- Written by Tim Knowles. Google+
- Published: 20 May 2013
Delivering successful presentations, seminars and meetings involves good communication skills so you can get your message across to the audience effectively in a way they understand.
A friend of mine in the marketing industry has just published his second book, and i liked the content so much i thought i'd share some of it with you too! Don't forget to order a copy from his website if you like what you see!
The following 15 tips are an excerpt from Hunter Leonard's book Communication...
Make every communication your own. Be yourself when you talk or present
You are not perfect but anyone, yes ANYONE can become a better communicator. Just be willing to work at it.
If you have something important to communicate, practice delivering it until you are comfortable.
Make sure by asking, that the person or group you are talking to have duplicated your message exactly.
Never use e-mail, sms or another impersonal communication to deliver bad news to someone - do it personally
When presenting, there is an old adage - tell then what your going to say, say it, and then tell them what you said. Reinforce three times for luck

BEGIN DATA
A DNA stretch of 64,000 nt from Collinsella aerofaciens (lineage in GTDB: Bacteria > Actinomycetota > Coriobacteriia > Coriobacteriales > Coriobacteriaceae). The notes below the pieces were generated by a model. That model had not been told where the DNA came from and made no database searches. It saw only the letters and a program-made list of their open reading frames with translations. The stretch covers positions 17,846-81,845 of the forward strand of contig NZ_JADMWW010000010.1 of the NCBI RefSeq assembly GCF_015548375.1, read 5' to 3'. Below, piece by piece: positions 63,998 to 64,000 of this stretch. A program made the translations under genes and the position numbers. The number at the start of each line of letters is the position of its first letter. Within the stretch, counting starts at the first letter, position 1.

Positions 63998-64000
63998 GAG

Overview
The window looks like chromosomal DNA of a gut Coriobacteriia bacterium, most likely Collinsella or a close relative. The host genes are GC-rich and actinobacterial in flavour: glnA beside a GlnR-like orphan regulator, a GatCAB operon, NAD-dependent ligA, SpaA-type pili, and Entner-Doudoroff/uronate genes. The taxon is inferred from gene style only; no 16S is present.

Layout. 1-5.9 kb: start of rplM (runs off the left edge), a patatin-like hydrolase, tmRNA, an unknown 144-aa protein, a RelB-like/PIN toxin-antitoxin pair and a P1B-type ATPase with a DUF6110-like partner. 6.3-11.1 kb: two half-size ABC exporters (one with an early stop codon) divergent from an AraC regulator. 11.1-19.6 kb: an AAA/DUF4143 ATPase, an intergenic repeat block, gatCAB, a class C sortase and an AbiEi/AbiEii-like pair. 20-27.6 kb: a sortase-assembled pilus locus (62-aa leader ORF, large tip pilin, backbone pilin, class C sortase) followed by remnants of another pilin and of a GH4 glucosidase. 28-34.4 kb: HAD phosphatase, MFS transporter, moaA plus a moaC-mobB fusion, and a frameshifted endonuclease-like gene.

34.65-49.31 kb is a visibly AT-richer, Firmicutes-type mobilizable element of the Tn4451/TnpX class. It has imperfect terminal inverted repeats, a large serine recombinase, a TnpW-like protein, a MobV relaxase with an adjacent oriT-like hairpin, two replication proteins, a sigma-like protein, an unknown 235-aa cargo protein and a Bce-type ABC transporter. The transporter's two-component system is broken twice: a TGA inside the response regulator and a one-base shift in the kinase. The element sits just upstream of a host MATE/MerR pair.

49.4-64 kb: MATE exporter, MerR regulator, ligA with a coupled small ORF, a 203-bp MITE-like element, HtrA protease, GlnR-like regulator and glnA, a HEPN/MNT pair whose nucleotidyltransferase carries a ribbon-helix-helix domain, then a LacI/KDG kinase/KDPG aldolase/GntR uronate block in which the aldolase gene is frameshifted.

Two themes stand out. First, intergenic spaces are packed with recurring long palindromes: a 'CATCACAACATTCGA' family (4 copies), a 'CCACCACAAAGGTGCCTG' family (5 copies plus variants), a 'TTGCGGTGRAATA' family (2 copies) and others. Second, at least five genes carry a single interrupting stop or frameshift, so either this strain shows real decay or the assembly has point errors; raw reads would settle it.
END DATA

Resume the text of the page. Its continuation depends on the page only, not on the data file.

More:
If someone sends you a communication, by phone, e-mail or in person, acknowledge you have received it. Even if you don’t have answer or solution ready now, at least let them know you've received their message.
Get back to people quickly with your communication. People like fast responses.
Always respect the other individual in a conversation or in a group. Yes, even if it’s an argument. Even if you disagree with them, they are still a person just like you
Get what you are going to say straight in your mind before opening your mouth. Contrary to popular belief, you don’t think on your feet, you walk on them.
For big presentations or speeches or important meetings, write out the points you want to make. Practice them, follow them - stick to the script
In written communication keep jargon, acronyms and uncommon words to a minimum. Reduce any chance of the receiver misunderstanding the message.
Make sure you have and give full attention to the audience or person you are communicating with. Turn off your phone in meetings for a start.
In a presentation or conversation, the art of a pause is underused. Give yourself time to gather your thoughts or to emphasize a point.
It is true that demonstrating or showing visuals or drawing something can markedly improve your ability to get a message across to a person or audience. So use them
This article is brought to you from "Communication" by Hunter Leonard, Blue Frog Marketing.
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